So there’s a lot of that information stored in there as well. And to put some numbers around things, if you think just in terms of the product photography, every week there’s something between 2500 and 4500 new product photos generated that all come into the DAM, need to have the proper meta-data associated with them, they need to be reviewed and approved and be pushed off to where they can be published and available to our downstream audience, to our retail partners. So a lot of files moving through that system. And if it wasn’t for DAM I just don’t know at that volume how we would be able to accomplish what we do.

Henrik de Gyor: What are the biggest challenges and successes you’ve seen with Digital Asset Management?

Mark Leslie: I think one of the biggest challenges is looking at DAM … let’s say that you’ve got an established platform and you know what your capabilities are, there will come the time where your challenged with … the DAM will enable us to do, say fill in the blank, this example. And what that may require is some kind of sweeping change in the way that the business process is conducted or at least just the way that steps the order that work is done. Sometimes it can eliminate steps, it can eliminate several steps in a process. You might actually even be able to automate a large chunk of the work. But it’s being able to raise that awareness and to get the business to commit to the significant change that might have to happen in order to get that payback on the other side.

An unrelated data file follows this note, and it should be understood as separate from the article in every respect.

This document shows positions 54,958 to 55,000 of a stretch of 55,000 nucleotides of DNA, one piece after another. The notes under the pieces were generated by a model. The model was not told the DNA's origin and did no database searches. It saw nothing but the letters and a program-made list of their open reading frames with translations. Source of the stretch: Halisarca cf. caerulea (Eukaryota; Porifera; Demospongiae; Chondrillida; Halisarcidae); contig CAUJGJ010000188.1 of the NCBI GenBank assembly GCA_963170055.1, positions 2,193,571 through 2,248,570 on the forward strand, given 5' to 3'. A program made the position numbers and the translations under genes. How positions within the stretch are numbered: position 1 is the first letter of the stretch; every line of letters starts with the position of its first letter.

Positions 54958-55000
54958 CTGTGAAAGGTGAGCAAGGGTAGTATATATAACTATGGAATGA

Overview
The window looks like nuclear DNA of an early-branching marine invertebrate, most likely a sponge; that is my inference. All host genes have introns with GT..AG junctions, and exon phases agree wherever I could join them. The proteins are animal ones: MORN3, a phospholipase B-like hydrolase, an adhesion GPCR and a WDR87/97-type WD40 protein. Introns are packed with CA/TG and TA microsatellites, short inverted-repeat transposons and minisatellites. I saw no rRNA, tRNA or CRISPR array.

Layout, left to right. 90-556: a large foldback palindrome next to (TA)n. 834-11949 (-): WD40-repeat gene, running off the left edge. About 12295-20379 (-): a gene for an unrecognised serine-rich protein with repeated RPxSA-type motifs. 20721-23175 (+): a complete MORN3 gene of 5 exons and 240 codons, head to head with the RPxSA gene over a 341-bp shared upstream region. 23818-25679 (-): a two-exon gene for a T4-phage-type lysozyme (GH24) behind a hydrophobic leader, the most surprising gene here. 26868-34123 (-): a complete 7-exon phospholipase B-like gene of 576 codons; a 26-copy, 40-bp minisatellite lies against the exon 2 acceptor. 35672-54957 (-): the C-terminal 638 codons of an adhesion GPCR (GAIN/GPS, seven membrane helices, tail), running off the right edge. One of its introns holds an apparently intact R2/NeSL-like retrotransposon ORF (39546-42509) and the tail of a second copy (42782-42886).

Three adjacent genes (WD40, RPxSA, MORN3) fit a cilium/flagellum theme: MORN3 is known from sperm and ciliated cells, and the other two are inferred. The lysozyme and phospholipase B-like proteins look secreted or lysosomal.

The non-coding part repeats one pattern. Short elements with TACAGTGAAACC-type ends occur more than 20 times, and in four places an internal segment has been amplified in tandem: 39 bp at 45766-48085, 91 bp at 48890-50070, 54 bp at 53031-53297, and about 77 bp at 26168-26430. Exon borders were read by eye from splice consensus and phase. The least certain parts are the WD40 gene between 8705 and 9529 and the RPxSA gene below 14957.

And just that human element of being able to walk everybody through that landscape and help them to understand. Another thing that’s a challenge is being able to look at the type of assets that are generated throughout a full life cycle of something. Let me step back and talk about full lifecycle. There is an originally an idea for something that’s going to be eventually created as an asset. Someone somewhere says, “You know what I need? I need a visual that is,” again fill in the blank. Somebody writes a creative brief, there is a marketing plan, whatever it is, something creates the need for an asset. Assets just don’t show up on their own. Somebody asked for it, there was a need, there was an ask.